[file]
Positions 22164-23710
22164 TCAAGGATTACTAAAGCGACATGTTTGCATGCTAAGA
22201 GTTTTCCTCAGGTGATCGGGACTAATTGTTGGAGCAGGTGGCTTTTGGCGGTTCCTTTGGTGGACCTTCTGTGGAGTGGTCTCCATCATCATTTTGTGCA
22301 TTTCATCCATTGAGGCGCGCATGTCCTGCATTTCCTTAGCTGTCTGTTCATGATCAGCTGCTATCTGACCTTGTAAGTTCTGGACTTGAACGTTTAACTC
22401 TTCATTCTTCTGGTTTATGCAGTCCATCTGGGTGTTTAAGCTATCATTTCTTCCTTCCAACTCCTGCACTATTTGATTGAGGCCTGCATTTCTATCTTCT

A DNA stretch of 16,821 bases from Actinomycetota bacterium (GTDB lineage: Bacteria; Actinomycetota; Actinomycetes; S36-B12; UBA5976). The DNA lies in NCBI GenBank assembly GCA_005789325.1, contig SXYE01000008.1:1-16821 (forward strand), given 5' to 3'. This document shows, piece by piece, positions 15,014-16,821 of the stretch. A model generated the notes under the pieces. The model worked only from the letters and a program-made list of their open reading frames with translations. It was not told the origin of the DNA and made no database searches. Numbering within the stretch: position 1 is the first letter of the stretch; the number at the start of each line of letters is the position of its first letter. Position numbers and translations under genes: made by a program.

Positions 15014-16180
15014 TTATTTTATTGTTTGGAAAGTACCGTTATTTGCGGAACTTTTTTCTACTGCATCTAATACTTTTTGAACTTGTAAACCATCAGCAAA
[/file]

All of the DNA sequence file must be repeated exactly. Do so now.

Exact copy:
Positions 22164-23710
22164 TCAAGGATTACTAAAGCGACATGTTTGCATGCTAAGA
22201 GTTTTCCTCAGGTGATCGGGACTAATTGTTGGAGCAGGTGGCTTTTGGCGGTTCCTTTGGTGGACCTTCTGTGGAGTGGTCTCCATCATCATTTTGTGCA
22301 TTTCATCCATTGAGGCGCGCATGTCCTGCATTTCCTTAGCTGTCTGTTCATGATCAGCTGCTATCTGACCTTGTAAGTTCTGGACTTGAACGTTTAACTC
22401 TTCATTCTTCTGGTTTATGCAGTCCATCTGGGTGTTTAAGCTATCATTTCTTCCTTCCAACTCCTGCACTATTTGATTGAGGCCTGCATTTCTATCTTCT

A DNA stretch of 16,821 bases from Actinomycetota bacterium (GTDB lineage: Bacteria; Actinomycetota; Actinomycetes; S36-B12; UBA5976). The DNA lies in NCBI GenBank assembly GCA_005789325.1, contig SXYE01000008.1:1-16821 (forward strand), given 5' to 3'. This document shows, piece by piece, positions 15,014-16,821 of the stretch. A model generated the notes under the pieces. The model worked only from the letters and a program-made list of their open reading frames with translations. It was not told the origin of the DNA and made no database searches. Numbering within the stretch: position 1 is the first letter of the stretch; the number at the start of each line of letters is the position of its first letter. Position numbers and translations under genes: made by a program.

Positions 15014-16180
15014 TTATTTTATTGTTTGGAAAGTACCGTTATTTGCGGAACTTTTTTCTACTGCATCTAATACTTTTTGAACTTGTAAACCATCAGCAAA